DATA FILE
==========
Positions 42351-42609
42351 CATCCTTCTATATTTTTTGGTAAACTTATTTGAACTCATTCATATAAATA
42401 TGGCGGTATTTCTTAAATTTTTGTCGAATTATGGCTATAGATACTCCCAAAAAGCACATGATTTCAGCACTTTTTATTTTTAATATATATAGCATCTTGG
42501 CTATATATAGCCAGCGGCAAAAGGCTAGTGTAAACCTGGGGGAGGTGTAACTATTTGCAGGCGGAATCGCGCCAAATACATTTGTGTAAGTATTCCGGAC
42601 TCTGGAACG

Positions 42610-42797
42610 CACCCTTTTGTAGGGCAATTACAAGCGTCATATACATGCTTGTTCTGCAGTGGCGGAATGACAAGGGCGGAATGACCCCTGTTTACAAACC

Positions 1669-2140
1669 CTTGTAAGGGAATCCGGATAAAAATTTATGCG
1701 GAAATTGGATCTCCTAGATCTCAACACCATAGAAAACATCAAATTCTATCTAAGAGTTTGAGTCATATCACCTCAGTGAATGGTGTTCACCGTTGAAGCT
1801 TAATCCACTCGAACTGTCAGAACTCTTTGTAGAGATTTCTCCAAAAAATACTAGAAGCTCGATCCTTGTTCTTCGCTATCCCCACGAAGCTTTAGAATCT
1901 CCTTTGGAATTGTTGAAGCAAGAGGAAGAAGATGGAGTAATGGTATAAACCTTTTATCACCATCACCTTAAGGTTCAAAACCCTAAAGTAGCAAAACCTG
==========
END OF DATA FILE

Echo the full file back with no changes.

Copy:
Positions 42351-42609
42351 CATCCTTCTATATTTTTTGGTAAACTTATTTGAACTCATTCATATAAATA
42401 TGGCGGTATTTCTTAAATTTTTGTCGAATTATGGCTATAGATACTCCCAAAAAGCACATGATTTCAGCACTTTTTATTTTTAATATATATAGCATCTTGG
42501 CTATATATAGCCAGCGGCAAAAGGCTAGTGTAAACCTGGGGGAGGTGTAACTATTTGCAGGCGGAATCGCGCCAAATACATTTGTGTAAGTATTCCGGAC
42601 TCTGGAACG

Positions 42610-42797
42610 CACCCTTTTGTAGGGCAATTACAAGCGTCATATACATGCTTGTTCTGCAGTGGCGGAATGACAAGGGCGGAATGACCCCTGTTTACAAACC

Positions 1669-2140
1669 CTTGTAAGGGAATCCGGATAAAAATTTATGCG
1701 GAAATTGGATCTCCTAGATCTCAACACCATAGAAAACATCAAATTCTATCTAAGAGTTTGAGTCATATCACCTCAGTGAATGGTGTTCACCGTTGAAGCT
1801 TAATCCACTCGAACTGTCAGAACTCTTTGTAGAGATTTCTCCAAAAAATACTAGAAGCTCGATCCTTGTTCTTCGCTATCCCCACGAAGCTTTAGAATCT
1901 CCTTTGGAATTGTTGAAGCAAGAGGAAGAAGATGGAGTAATGGTATAAACCTTTTATCACCATCACCTTAAGGTTCAAAACCCTAAAGTAGCAAAACCTG